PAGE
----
It has reached that time of year when the crisp cool winter days are wearing thin and all we are craving here at O&S is the welcoming warmth of the sun! So what better for some inspiration than talking to one our Australian friends and discovering more about the country’s native floral offerings.
Having taken part in a floristry course that included students from all over the world, particularly in hotter climes it became apparent that the old adage of the human condition, you always want what you can’t have is true! Here in the UK we are fascinated by orchids and their exotic colours and patterns yet a fellow student of mine saw them growing all around her in Hong Kong, even out of cracks in concrete walls! Yet all she yearned for was English country roses, tulips and peonies. So I hope you enjoy my foray into the exotic and hopefully discover something new!
A stunning example of a bride using native Australian flowers is shown on Want that Wedding blog. Set against a neutral pallet splashes of bright colours work really well among the other textural foliages and flowers - http://www.wantthatwedding.co.uk/2014/07/03/a-nature-inspired-australian-native-flower-wedding-kim-chris/
I also found some gorgeous pictures and examples of Australian native flowers being used on www.polkadotbride.com Australia’s most loved wedding blog, here are some of my favourites -
Above images all from www.polkadotbride.com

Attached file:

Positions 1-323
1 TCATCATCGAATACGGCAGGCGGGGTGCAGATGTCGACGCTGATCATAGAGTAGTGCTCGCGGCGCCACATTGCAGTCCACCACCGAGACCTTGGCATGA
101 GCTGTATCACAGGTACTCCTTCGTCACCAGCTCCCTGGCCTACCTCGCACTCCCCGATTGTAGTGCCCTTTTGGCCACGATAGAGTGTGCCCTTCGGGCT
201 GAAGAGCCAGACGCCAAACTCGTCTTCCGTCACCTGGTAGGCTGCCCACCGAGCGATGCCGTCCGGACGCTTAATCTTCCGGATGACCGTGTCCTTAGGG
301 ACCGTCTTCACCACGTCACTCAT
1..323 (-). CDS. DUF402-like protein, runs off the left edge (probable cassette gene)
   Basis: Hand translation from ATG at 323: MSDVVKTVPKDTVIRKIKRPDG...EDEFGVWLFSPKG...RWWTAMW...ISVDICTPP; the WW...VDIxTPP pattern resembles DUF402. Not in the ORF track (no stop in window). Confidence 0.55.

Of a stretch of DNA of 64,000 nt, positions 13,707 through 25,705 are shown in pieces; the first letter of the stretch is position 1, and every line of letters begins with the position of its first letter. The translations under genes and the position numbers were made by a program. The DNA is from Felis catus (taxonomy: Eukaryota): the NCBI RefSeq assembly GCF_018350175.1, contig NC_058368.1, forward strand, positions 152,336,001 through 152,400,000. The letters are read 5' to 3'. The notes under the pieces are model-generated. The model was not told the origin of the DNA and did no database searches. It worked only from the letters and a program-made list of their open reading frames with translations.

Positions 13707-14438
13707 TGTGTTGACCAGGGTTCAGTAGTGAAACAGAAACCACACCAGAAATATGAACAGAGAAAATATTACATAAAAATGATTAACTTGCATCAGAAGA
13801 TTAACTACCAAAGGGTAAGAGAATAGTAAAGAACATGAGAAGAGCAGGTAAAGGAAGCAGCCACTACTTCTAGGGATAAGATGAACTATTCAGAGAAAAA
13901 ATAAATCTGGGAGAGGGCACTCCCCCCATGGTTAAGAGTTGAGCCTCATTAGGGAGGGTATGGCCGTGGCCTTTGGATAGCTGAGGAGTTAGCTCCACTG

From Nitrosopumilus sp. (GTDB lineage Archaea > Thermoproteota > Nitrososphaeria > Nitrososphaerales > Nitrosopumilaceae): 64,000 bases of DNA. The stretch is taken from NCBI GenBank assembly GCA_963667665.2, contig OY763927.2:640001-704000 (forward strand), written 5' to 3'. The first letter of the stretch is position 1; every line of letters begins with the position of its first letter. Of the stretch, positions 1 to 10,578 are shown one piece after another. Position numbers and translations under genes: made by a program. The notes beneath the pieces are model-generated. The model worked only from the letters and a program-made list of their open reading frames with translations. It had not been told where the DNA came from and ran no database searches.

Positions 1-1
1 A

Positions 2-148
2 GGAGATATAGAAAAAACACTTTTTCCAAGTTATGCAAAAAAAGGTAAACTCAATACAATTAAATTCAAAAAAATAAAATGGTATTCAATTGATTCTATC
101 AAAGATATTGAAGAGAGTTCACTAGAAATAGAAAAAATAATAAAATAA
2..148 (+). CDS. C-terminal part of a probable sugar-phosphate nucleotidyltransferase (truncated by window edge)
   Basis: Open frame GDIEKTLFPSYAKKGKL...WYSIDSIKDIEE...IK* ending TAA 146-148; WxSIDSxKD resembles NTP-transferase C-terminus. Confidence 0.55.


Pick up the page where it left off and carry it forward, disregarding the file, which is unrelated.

The native flowers that you will come across most will be; Proteas, Geraldton wax, Grevillia Eucalyptus, Gumnuts, Callistemon, Acacias, Waratahs, Kangaroo paws and Paper daisies. Native Australian plants and flowers have been used in many different ways especially by the Aborginies, here are a few examples:
There are over 1,000 different wattle species in Australia, and many of them were used by the Aborigines. In many areas wattle gum was an important food as well as a cement. Wattle seed is high in protein and carbohydrate and was eaten both green and dry in the arid areas. The Tasmanians ate the green seed and pods of Coast Wattle, Acacia sophorae, and Varnish Wattle, Acacia verniciflua, and wattle blossom was hung in their huts to promote sleep.
The flowering stems grow up to 4 m high, but were cut when young, about 0.5 m long and thicker than a man's arm, and roasted. The roots were also roasted and made into a sort of cake. The name 'GYMEA' comes from the Wodi Wodi tribe of the Illawarra district near Sydney.
Image from: http://blaxill.com/gallery9.php
Banksia flowers are one of the more popular varieties from Australia and they can add gorgeous colour and usual texture. Aborigines used to soak the flower-cones in water, in bark or wooden containers to extract the nectar to make sweet drinks. Early settlers also called banksias 'honeysuckles'. Some banksias, such as the local Silver Banksia, Banksia marginata, retain the dry flowers on the cones, and Victorian Aborigines used these as strainers for drinking water. Here at O&S we go crazy for botanical illustrations and I found a wealth of them on http://www.anbg.gov.au/gardens/plantinfo/index.html Here are a few examples:
At O&S we think it is really important to incorporate the personality or the heritage of our couples into their wedding flowers, hoping that we can make their special day even more special. Especially if the wedding is taking place in the UK and the bride or groom want to be reminded of home. If you would like to see what we can create for you please get in touch, we would be really excited to design something spectacular for your wedding or event.